This is all cool. My only problem with the rules is the continual presence of veto power – usually, if anything is going to happen to your protagonist, both you and the GM have a veto to use over it. While I admire the social contract enforcement application of this rule – as in, there is a continuous tool available to you when you feel like others are being inappropriate towards your character, encoded in the rules – I feel like it’s …kind of weak as a design statement. To me, it takes the game from being about forcing moral choices to being about allowing moral choices.
However, the issue that it addresses (in my mind) is very real, and very applicable to Carry. That is, this kind of genre gets into some heavy shit. Making the choice to kill a child to save a group of hostages, for example, or to execute an innocent man in order to preserve peace between warring gangs – this is all stuff that, for some people, will push buttons. Especially for police officers, military personnel, and other people that do have to or have dealt with these real issues, how do you make the game a valuable experience?
In Carry, I’m looking to call for a very clear discussion about people’s backgrounds and their lines with the material that will come up in play – but once that has been had, all bets are off. In Carry, if you can’t deal with the shit that comes up, there’s either been a breakdown on one level (social contract level or literal communication level), or you’ve just learned something about yourself. In Unsung, if you can’t or don’t want to deal with it, you have a veto. Different approaches.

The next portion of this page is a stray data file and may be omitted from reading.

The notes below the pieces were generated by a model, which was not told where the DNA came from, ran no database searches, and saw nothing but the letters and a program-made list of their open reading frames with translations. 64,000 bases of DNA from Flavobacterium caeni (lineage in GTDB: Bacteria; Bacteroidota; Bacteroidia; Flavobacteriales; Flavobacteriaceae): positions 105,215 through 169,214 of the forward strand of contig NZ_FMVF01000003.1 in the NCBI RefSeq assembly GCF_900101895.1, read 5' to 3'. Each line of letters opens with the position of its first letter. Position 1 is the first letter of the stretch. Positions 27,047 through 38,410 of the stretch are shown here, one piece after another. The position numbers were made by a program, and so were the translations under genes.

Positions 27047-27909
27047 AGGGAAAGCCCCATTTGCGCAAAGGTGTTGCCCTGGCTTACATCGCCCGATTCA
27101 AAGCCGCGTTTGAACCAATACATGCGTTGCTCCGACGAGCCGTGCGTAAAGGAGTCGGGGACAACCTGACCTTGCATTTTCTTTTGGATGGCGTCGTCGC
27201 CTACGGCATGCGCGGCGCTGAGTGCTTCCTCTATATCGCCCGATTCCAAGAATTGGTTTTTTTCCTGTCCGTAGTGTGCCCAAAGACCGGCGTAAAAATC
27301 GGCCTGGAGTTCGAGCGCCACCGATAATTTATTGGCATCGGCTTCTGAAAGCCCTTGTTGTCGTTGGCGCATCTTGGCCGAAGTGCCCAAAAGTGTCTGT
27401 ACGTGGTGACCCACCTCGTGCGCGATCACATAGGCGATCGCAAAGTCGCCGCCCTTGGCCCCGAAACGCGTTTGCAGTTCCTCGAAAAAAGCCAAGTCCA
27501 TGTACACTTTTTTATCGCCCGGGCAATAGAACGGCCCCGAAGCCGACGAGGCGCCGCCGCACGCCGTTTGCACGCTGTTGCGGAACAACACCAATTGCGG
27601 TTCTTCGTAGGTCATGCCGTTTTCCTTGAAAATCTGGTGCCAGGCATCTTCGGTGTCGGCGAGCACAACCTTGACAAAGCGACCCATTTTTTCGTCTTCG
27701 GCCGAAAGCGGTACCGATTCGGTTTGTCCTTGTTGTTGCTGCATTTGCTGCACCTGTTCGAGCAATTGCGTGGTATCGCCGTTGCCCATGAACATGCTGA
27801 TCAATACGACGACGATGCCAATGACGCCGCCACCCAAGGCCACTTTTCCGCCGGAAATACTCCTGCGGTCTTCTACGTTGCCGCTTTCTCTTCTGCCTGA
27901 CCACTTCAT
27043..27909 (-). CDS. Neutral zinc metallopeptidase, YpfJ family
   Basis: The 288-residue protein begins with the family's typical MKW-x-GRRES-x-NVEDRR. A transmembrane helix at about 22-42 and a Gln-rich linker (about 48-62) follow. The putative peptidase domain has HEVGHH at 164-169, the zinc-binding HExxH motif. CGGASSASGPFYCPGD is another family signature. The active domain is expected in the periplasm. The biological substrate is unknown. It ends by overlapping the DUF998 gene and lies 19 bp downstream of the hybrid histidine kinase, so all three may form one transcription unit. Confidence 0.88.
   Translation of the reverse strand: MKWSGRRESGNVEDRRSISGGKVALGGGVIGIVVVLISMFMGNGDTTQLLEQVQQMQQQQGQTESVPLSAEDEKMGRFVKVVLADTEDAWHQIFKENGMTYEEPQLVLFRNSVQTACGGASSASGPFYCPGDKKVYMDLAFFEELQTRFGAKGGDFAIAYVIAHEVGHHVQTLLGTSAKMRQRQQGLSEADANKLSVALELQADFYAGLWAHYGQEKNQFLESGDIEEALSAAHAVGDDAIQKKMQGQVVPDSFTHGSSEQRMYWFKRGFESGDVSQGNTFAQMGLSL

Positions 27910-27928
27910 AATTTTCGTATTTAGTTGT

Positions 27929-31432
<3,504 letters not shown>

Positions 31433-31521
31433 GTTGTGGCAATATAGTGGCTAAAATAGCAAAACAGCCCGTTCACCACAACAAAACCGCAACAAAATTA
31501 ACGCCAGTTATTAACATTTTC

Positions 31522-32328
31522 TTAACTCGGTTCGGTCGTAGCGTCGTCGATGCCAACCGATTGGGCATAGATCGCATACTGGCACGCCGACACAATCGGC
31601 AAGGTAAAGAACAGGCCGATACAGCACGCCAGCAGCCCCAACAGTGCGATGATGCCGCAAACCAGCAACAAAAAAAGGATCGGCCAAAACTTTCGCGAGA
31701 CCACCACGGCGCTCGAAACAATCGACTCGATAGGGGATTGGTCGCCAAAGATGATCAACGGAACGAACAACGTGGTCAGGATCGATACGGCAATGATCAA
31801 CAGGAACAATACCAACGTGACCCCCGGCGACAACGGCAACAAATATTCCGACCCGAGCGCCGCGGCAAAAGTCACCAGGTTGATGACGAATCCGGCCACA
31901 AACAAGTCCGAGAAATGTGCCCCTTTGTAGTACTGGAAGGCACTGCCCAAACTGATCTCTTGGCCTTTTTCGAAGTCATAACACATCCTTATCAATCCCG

The awesome thing is the Gift system, and how that encourages everyone to get involved with everyone else’s issues. I touch on it in Carry with the Backstory mechanic, but it’s not very developed. The difference is that, in Unsung, the actual adversity comes from everyone at the table. In Carry, the GM provides adversity until and unless the players actively pursue conflict among themselves – until the endgame, when the characters have to turn on one another. But, if playtesting reveals that more total table input would be appropriate, I’ll definitly be using Gifts as a model.
Oh, and the other thing I really like about Unsung is the Rule of Currency, where if one roll would obviously influence the chance of success of the next roll, you apply a modifier based on the former to the latter. Where this gets really cool is you can roll Instinct (what it sounds like) to apply to Guts (doing violent stuff), and you always have the option to double that bonus, for the cost of making a Responsability check (as of you were given a Gift), possibly suffering a Lapse. This balance of rewards and fallout really appeals to me as a designer, and it’s a very cool and elegant way to say that when people gain strength from their savage nature, they will probably lose their moral conviction. Very nice.
Hopefully that makes some sense. Is there anything else anyone is curious about? Any more explanation needed for anything?